‘Paint’ doesn’t inspire

“Paint” (2023) – “Let’s decide.  Maybe there’s a happy tree, an evergreen tree, and he lives right there.” – Bob Ross

“That tree was probably too tall.  Brace yourself.  You are going to get some calls about that.” – Carl Nargle (Owen Wilson)

Carl Nargle regularly paints nature scenes on a canvas for a local PBS Burlington, Vt. station.  With his tall, brown curly locks and calm, soothing demeanor, the similarities are obvious between this on-screen fictional character and the late Bob Ross in “Paint”, a comedy from writer/director Brit McAdams.   

“Yea, (my character) is inspired by Bob Ross.  I think (for) Carl Nargle, his personal life is in a little bit more disarray than Bob Ross’ (life), but for sure, (Carl) was kind of inspired by (Bob).” – Owen Wilson on Jimmy Kimmel Live, March 2023

As our movie opens, Carl has it made in the shade, under the sometimes-sunny Vermont skies.  (For the record, the picture was filmed in Upstate New York.)

Most days, he films his show, “Paint with Carl Nargle”, where our artistic hero dabs and coats images of evergreen trees, streams, rocks, blue skies, and Mount Mansfield, a regular staple in Carl’s pieces.

Carl is successful (although not financially) and embraced by the Burlington community or those who regularly watch PBS.  However, the station manager, Tony (Stephen Root), realizes that his 50-something TV star is too comfortable in the role.  Worse yet, the station is losing money, so he hires a young, energetic artist named Ambrosia (Ciara Renee) to help shake things up.

Ambrosia (Ciara Renee)

Instead of welcoming this new talent, Carl feels threatened.  Ambrosia brings a fresh new approach and branches out (pardon the pun) from Carl’s Mount Mansfield landscapes, like her resourceful and striking splattering of a spaceship laying waste to a tree, an image with just a touch of irony.

So, Mr. Nargle is forced to face some realities, like keeping his TV gig and taking inventory of his life.  His leisurely personality doesn’t create enough momentum to take quick action, so Carl fumbles with change. 

Someone needs to hand the man “Who Moved My Cheese?”

Rather than take an energetic, slapstick approach, the film rides subdued and restrained tones and focuses on character introspection and visual cues for laughs.  McAdams seems to channel his inner Wes Anderson as the film leans into an oddball station worker, some eccentric shots of the local municipality, a muddled, failed romance, and Carl’s unique hairstyle. 

Unfortunately, barely any on-screen happenings are funny, which is a shame, although I do recall chuckling a couple of times.  As the minutes tick, the movie audience realizes that Carl is a sad sack and a one-trick pony with his art.  He can’t create other representations outside Mount Mansfield and its accompanying nature costars.

We pity Carl, and since he doesn’t have the immediate wherewithal or spirited inertia to improve his current standing, most of the 96-minute runtime follows his aimless journey.  To be fair, part of the movie’s allure is to root for Carl to break out of his long-standing routines, but to get there, the film buries us with casual, humdrum conversations over TV station budgets, cubical politics, and a random date at a fondue restaurant.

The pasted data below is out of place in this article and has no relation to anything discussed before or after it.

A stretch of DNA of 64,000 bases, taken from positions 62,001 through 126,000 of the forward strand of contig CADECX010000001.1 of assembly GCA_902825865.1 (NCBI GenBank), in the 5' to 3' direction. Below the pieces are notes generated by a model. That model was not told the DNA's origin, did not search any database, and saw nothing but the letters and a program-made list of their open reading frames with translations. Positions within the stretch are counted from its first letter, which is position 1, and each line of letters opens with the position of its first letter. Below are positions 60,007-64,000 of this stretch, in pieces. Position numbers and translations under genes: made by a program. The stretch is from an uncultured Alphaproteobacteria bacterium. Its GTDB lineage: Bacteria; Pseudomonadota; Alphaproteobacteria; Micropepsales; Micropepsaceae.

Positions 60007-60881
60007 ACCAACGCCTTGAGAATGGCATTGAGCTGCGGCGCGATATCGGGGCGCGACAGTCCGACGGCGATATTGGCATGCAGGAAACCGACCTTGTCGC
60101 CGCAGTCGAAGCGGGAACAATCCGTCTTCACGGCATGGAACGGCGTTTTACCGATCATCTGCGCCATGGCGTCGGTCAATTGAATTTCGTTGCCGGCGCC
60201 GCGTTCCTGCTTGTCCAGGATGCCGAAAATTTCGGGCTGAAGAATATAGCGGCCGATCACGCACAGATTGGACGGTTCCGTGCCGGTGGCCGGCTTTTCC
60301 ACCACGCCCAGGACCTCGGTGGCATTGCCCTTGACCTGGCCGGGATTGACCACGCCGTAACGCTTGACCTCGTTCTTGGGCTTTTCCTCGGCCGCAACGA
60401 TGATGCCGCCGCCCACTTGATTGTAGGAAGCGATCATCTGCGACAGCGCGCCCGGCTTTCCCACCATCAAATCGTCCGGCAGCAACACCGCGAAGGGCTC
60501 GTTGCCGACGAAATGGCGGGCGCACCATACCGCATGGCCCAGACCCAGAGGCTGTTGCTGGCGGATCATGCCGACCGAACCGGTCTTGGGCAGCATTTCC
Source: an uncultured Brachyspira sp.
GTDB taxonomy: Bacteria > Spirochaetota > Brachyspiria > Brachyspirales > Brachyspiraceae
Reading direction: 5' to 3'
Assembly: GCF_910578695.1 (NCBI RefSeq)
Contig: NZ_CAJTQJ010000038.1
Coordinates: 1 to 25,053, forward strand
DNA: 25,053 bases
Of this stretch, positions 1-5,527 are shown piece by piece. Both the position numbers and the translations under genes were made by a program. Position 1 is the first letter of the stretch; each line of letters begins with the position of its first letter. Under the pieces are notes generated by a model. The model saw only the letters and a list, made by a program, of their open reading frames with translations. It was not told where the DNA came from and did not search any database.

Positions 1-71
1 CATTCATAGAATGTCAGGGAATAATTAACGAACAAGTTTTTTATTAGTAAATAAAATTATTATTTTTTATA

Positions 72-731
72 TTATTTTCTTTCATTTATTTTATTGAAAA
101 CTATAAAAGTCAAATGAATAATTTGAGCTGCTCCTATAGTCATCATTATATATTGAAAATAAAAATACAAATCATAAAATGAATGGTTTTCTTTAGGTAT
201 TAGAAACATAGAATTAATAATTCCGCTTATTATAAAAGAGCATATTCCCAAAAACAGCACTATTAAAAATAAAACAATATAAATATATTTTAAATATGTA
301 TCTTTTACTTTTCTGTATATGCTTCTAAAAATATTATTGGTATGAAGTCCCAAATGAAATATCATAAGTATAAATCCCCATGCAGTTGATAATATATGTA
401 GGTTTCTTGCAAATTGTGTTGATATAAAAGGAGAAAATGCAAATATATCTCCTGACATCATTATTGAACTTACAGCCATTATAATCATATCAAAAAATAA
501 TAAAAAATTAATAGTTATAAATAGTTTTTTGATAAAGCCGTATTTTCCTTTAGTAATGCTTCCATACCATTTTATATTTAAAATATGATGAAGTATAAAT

The movie’s best moments are between Carl and his ex-girlfriend, Katherine (Michaela Watkins).  Still, a lot of their story is told through occasional flashbacks that the film drops in without warning. 

We’re rooting for this couple, I suppose. 

Well, we’re rooting for Katherine to be happy…with or without Carl.

Carl is also stuck in the 70s.  He dons collared shirts with small paisley designs, carries a pipe, and drives an orange van that resembles the Scooby-Doo Mystery Machine.  The film could easily and actively mock his 70s persona with modern-day sensibilities and conveniences, done with great effectiveness in Betty Thomas’ “The Brady Bunch Movie” (1995), but here, the differences are usually implied and not called out for comedic effect. 

Rather than model Wes Anderson, a Peter and Bobby Farrelly slant would probably work better for “Paint” and Carl, as the brothers’ chaotic, knockabout physical comedy helps lighten and brighten the moods that surround their down-on-their-luck leads.  Just relive “Dumb and Dumber” (1994), “Kingpin” (1996), “There’s Something About Mary” (1998), and “Stuck on You” (2003) as prime examples. 

Look, Lloyd (Jim Carrey) and Harry (Jeff Daniels) getting pedicures with an electric sander, and Mary (Cameron Diaz) finding a new hair product might not be your cup of tea, but you won’t be bored watching those old Farrelly brothers’ movies.

I can’t say the same for “Paint”, no matter how cool Carl Nargle’s hair is.

1.5 out of 4 stars

Written and directed by:  Brit McAdams

Starring:  Owen Wilson, Michaela Watkins, Ciara Renee, and Stephen Root

Runtime:  96 minutes

Rated: PG-13

Image credits: IFC Films

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